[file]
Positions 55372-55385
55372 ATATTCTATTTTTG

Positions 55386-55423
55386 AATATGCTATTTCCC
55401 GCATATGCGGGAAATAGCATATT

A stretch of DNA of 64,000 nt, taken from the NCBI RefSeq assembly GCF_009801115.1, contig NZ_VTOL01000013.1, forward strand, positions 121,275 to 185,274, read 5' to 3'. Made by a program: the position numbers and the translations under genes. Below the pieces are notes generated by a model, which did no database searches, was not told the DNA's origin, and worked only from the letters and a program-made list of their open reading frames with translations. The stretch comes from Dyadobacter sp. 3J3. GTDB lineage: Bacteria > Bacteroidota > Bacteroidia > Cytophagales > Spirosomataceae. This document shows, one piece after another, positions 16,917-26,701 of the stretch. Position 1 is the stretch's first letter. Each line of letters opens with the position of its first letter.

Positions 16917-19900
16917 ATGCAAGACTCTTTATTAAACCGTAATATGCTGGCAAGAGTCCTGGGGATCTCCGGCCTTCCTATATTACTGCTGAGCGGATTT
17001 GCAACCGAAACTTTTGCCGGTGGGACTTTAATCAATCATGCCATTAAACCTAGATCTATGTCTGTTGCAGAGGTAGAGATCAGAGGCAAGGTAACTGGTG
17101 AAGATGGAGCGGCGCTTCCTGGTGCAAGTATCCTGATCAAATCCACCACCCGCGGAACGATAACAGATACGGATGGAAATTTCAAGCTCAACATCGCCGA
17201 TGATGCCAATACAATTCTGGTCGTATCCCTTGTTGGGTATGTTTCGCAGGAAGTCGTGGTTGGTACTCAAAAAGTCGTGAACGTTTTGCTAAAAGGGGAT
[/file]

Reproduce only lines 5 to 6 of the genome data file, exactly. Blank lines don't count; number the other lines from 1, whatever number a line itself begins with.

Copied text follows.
55401 GCATATGCGGGAAATAGCATATT

A stretch of DNA of 64,000 nt, taken from the NCBI RefSeq assembly GCF_009801115.1, contig NZ_VTOL01000013.1, forward strand, positions 121,275 to 185,274, read 5' to 3'. Made by a program: the position numbers and the translations under genes. Below the pieces are notes generated by a model, which did no database searches, was not told the DNA's origin, and worked only from the letters and a program-made list of their open reading frames with translations. The stretch comes from Dyadobacter sp. 3J3. GTDB lineage: Bacteria > Bacteroidota > Bacteroidia > Cytophagales > Spirosomataceae. This document shows, one piece after another, positions 16,917-26,701 of the stretch. Position 1 is the stretch's first letter. Each line of letters opens with the position of its first letter.